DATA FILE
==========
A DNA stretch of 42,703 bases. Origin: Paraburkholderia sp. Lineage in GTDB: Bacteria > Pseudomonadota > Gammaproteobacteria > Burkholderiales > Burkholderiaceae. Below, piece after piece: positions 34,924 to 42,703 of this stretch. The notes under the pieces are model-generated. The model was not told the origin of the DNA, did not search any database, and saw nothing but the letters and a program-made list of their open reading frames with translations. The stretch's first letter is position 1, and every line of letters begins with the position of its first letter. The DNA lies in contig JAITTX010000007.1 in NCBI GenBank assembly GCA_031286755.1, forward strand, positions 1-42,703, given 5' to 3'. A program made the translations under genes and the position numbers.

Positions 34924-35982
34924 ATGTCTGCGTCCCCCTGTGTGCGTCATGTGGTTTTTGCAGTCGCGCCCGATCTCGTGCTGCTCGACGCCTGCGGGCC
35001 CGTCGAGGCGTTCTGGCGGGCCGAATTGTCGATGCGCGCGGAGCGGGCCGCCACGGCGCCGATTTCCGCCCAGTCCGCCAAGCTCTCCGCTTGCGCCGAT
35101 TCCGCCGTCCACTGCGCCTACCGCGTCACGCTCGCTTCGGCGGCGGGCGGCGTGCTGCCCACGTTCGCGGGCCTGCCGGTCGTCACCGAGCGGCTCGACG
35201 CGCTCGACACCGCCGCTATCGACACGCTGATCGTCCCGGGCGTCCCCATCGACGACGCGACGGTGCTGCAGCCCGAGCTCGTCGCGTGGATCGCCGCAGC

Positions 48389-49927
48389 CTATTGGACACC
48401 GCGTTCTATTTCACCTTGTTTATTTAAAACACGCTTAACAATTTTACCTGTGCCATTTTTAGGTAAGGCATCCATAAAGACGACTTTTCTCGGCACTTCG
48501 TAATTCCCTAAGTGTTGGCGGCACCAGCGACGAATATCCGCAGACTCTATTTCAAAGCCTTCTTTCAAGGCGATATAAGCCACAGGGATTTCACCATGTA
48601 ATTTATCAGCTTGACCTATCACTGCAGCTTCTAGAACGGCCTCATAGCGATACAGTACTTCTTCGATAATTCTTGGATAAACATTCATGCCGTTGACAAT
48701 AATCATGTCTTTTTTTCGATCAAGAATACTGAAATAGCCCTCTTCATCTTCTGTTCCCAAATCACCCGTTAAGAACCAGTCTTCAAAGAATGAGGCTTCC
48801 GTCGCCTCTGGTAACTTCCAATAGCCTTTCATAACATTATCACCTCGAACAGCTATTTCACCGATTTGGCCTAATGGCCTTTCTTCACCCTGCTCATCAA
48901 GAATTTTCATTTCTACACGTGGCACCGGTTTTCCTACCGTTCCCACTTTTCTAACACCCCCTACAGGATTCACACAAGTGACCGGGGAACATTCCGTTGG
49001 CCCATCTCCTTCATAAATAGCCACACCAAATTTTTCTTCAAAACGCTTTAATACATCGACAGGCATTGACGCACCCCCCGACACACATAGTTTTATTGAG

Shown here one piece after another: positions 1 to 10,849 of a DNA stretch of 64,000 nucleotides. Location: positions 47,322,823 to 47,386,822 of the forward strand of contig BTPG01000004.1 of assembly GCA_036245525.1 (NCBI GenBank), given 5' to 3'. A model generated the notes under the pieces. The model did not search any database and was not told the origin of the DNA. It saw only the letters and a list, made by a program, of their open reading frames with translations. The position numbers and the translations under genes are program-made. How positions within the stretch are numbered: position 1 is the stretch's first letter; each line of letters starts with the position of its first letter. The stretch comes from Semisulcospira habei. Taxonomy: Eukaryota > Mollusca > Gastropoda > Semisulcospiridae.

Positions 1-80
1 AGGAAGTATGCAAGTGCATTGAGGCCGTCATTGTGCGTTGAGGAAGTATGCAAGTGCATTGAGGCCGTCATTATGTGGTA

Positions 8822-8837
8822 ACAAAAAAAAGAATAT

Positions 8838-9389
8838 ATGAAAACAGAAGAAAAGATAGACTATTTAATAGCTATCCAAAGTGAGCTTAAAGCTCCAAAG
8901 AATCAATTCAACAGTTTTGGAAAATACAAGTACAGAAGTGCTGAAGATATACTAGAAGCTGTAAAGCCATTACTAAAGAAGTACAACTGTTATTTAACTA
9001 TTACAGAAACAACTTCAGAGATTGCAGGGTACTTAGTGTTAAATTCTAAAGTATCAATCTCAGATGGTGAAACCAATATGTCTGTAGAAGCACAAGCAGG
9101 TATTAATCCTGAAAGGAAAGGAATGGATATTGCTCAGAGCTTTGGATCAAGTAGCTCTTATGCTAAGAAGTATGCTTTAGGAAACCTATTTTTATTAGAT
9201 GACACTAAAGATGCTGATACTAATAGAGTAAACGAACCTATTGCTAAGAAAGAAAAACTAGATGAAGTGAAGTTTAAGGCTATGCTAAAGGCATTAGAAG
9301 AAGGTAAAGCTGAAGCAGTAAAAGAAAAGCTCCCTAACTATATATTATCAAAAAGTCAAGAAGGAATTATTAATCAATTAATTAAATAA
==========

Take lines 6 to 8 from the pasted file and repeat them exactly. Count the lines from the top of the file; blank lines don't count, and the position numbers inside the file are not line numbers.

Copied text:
35201 CGCTCGACACCGCCGCTATCGACACGCTGATCGTCCCGGGCGTCCCCATCGACGACGCGACGGTGCTGCAGCCCGAGCTCGTCGCGTGGATCGCCGCAGC

Positions 48389-49927
48389 CTATTGGACACC